Hong Kong’s first Nordic-style café, Hjem, is celebrating their first birthday in comforting Norwegian fashion with the introduction of a curated set menu, “A Taste of Hjem.”
Where to Eat: Japanese Restaurants Near Tsim Sha Tsui’s Avenue of Stars
by: The Beat Asia
The Avenue of Stars, which is modelled after the Walk of Fame in Hollywood, is an avenue that honours famous personalities in Hong Kong’s film industry. It’s a popular tourist destination because it’s where Bruce Lee’s bronze statue is located. Many attractions, such as the Museum of Art and Space Museum, can also be found nearby. What’s more, it offers a panoramic view of the Tsim Sha Tsui waterfront, which is a good viewing spot for the Symphony of Lights display at night.
With so many things to do and visit in the area, you’re bound to feel tired and hungry from all that walking. If you find yourself craving Japanese food, there are many restaurants near the Avenue of Stars that can replenish your energy and satisfy your stomach. Here are some of them.
Yakiniku Futago was established in Tokyo by twin (futago) brothers who were born in Osaka, the origin of yakiniku (Japanese-style barbecue) in Japan. Due to its popularity, the restaurant has expanded to Hong Kong in 2015 (and to other countries) to bring the yakiniku culture around the world.
From their lunch menu, you can get a meat and side dish set like Harami Set (HK$138) or Wagyu Karubi & Beef Tongue Set (HK$158). They also offer food bowls like Kimchi Pork Belly Rice with Onsen Tamago (HK$88), assorted seafood choices, vegetables, noodles and soup, and desserts.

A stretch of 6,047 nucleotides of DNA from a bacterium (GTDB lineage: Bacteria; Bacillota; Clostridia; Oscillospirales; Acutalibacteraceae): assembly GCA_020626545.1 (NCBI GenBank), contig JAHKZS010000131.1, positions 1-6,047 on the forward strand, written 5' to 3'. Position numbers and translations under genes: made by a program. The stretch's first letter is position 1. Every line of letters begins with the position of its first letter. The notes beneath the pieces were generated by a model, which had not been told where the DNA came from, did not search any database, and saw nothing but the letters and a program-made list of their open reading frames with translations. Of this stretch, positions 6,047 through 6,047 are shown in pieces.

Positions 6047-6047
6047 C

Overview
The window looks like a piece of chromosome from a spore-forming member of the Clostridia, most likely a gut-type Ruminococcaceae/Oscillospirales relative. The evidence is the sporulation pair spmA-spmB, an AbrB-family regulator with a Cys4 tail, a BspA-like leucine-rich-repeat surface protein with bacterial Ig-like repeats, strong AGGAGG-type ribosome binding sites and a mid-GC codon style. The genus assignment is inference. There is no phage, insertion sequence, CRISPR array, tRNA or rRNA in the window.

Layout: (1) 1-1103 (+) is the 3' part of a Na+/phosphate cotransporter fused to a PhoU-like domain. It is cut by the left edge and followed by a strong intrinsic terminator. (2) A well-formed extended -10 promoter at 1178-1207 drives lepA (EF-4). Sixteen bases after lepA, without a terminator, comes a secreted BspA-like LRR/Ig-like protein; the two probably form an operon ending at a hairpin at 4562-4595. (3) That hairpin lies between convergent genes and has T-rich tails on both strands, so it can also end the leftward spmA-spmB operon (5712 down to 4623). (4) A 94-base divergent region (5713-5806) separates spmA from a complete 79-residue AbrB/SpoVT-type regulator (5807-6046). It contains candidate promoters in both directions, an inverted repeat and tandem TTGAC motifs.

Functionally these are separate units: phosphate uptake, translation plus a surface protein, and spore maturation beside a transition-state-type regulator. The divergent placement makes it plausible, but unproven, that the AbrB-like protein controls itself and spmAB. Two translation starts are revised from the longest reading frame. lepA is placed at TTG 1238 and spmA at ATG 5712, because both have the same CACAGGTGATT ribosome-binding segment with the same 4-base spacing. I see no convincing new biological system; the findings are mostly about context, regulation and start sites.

Location: Shop14-16, G/F, 8 Minden Avenue, Tsim Sha Tsui
Jan Jan Kushikatsu
If you want a true izakaya experience, look no further. Jan Jan Kushikatsu prides itself as Hong Kong’s first authentic fried skewer gastropub from Shinsekai, Osaka.
Enjoy lunch with their Kushikatsu Set (HK$126) that comes in five types — chicken and shiso maki, onion, shiitake, salmon, and wiener — or dinner with their Japanese Vegetarian Kushikatsu Set (HK$148) that comes in six types — two seasonal vegetables, Fuji apple, yam, potato, and a daily special. Each set order includes one drink.
Jan Jan Kushikatsu is open daily for lunch (Monday to Friday 12 NN to 3 PM, Saturday to Sunday 12:30 PM to 3:30 PM) and dinner (Sunday to Thursday 6 PM to 11 PM, Friday to Saturday 6 PM to 12 AM). For reservations, you can book online from their website. You can also call their newly opened Tsim Sha Tsui branch at 2157-1410 for enquiries.
Location: 1/F, 25 Hart Avenue, Tsim Sha Tsui
Men-ya Takeichi claims to be Tokyo’s number one chicken ramen restaurant chain. Most ramen use pork as broth, so offering alternatives makes this restaurant popular for those who are looking for a hearty meal. There are fewer dietary restrictions so you’re sure that everybody can eat well.
If you like a rich and creamy chicken soup with collagen, their Nouko Tori Paitan Ramen is available in Shoyu, Shio, and Miso for HK$88. A Nouko Spicy (HK$95) and Vegetarian Soup (HK$85) option is also available. Looking for a healthier option? Change your order to low-carb sugar noodles, which have 91% less sugar, 92% less calories, and 84% less carbohydrates than regular boiled Chinese noodles, for an additional HK$10.
Men-ya Takeichi is open daily from 11 AM to 3 PM and 5:30 PM to 10 PM. For enquiries and more information, you can visit their Facebook page or call 2191-3570.
Location: Shop A, G/F, Minden House, 13-15 Minden Avenue, Tsim Sha Tsui
Subscribe to The Beat's newsletter to receive compelling, curated content straight to your inbox! You can also create an account with us for free to start bookmarking articles for later reading.
Hidden underneath the Central escalators, Musubi Hiro is the next hot izakaya Japanese-fusion gastropub to indulge in salty treats and sweet sake.
Many restaurants, cafes, and joints offer American food, but it can be difficult to know which are worth the visit. Find out our top picks so you can eat and be merry this 4th of July.
Centred on the infamous Wyndham corner, Frank’s stands tall as a beacon in Hong Kong for the finest Italian-American fare, funky hip hop, and bopping dance.